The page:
What It Is
A balanced diet is one that has:
- Many types of foods
- Foods from all the major food groups: grains, fruits, veggies, protein, and dairy
- The right amounts of these foods
How It May Help
You will get all the vitamins, minerals, and other nutrients that your body needs when you eat this way. It will also support your total health and well-being. It will help you to look and feel your best.
When added to regular physical activity, a balanced diet can help prevent health problems like:
How to Eat This Way
Balancing each meal with the right food groups and the right amount of food is the way to start. At first, you will need to plan each meal. When you are more at ease with food groups and meal sizes, it will be easier to make balanced meals. Some key tips are:
- Enjoy food, but eat less.
- Half of your plate should be filled with veggies or fruits.
- Half of the grains you eat should be whole grains.
- Choose fat-free or low-fat (1%) options when you eat dairy.
- Eat foods that are low in salt.
- Drink water instead of sugary drinks.
Choose My Plate is a US website that can help you find foods by their food group. It can also show how much of each food to have in a meal.
The amounts of each food group and calories you will need vary based on your age, sex, and activity level.
A Closer Look at the Food Groups
There are two types of grains: refined and whole. Refined grains are grain products that do not have elements of the whole grain because of the way they are processed. Enriched grains are processed grains that have things like vitamins, folic acid, and iron added back in.
Whole grains are in their natural form with the entire grain seed. This includes the bran, germ, and endosperm. Whole grains come in a many forms. You may see labels with the words cracked, crushed, or flaked. Many grains are also a source of fiber.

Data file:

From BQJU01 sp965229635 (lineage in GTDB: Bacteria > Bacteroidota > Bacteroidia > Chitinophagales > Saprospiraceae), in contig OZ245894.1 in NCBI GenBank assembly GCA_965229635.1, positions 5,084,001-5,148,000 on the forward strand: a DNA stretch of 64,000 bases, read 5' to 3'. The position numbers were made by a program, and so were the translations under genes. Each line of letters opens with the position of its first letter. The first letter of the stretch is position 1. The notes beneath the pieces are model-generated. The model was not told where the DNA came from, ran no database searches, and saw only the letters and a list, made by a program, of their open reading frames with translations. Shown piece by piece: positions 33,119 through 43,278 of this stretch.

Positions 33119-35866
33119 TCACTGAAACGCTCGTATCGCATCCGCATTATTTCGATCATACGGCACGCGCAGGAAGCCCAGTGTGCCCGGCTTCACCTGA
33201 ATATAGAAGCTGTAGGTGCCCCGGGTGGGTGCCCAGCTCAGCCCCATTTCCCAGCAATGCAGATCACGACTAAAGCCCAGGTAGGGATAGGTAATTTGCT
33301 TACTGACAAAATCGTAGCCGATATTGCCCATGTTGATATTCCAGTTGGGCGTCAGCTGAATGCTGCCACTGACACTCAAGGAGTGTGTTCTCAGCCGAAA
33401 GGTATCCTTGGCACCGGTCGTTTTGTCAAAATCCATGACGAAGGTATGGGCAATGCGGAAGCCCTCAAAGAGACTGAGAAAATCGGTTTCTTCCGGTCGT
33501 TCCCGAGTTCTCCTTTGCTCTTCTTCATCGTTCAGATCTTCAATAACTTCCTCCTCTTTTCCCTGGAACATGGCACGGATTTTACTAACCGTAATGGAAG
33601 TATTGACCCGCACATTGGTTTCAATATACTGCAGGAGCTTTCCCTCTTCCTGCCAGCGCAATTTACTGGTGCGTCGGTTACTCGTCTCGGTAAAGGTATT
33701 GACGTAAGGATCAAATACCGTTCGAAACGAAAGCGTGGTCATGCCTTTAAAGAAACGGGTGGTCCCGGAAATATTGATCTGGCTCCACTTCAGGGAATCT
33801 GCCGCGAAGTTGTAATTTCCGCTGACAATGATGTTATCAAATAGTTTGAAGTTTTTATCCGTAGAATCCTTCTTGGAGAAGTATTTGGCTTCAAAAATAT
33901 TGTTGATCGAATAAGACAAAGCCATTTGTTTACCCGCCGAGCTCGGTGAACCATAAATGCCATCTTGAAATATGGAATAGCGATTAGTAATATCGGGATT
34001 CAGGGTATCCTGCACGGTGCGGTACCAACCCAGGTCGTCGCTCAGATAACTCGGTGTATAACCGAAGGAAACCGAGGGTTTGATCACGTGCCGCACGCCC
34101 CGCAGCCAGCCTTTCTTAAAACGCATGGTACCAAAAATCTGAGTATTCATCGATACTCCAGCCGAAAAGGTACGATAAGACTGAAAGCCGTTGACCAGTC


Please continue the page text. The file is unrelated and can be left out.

Grains Balanced Eating Guide
Daily amount: Six ounces
- Half of your daily grains should be whole grains
- Whole grains include: 100% whole wheat products, whole rye, brown rice, wild rice, oatmeal, barley, bulgur, and popcorn
Labels are not always what they seem. Learn to read them. For example, whole wheat bread is not the same as whole grain bread. Whole grain should be the first item on the list. Ideally, food should have only a few ingredients. The more a product has, the more processed and less natural it is.
Veggies can be split into five subgroups: dark green, orange, dry beans and peas, starchy, and other. Each of these groups provides different nutritional values. Veggies in the dark green and orange groups are rich in vitamins, minerals, and antioxidants.
Veggies in the dry beans and peas group provide high amounts of protein, iron, and zinc. They are also part of the protein group.
Starchy veggies, such as potatoes and corn, have more carbs than other veggies. They are sometimes treated as part of the grains group. If you are keeping track of what you are eating, count them in one group, not both.
Veggies Balanced Eating Guide
Daily amount: 2.5 cups
- Eat a variety of veggies every day
- Dark green veggies such as like broccoli, spinach, bok choy, or romaine lettuce
- Orange veggies such as carrots, sweet potatoes, or butternut squash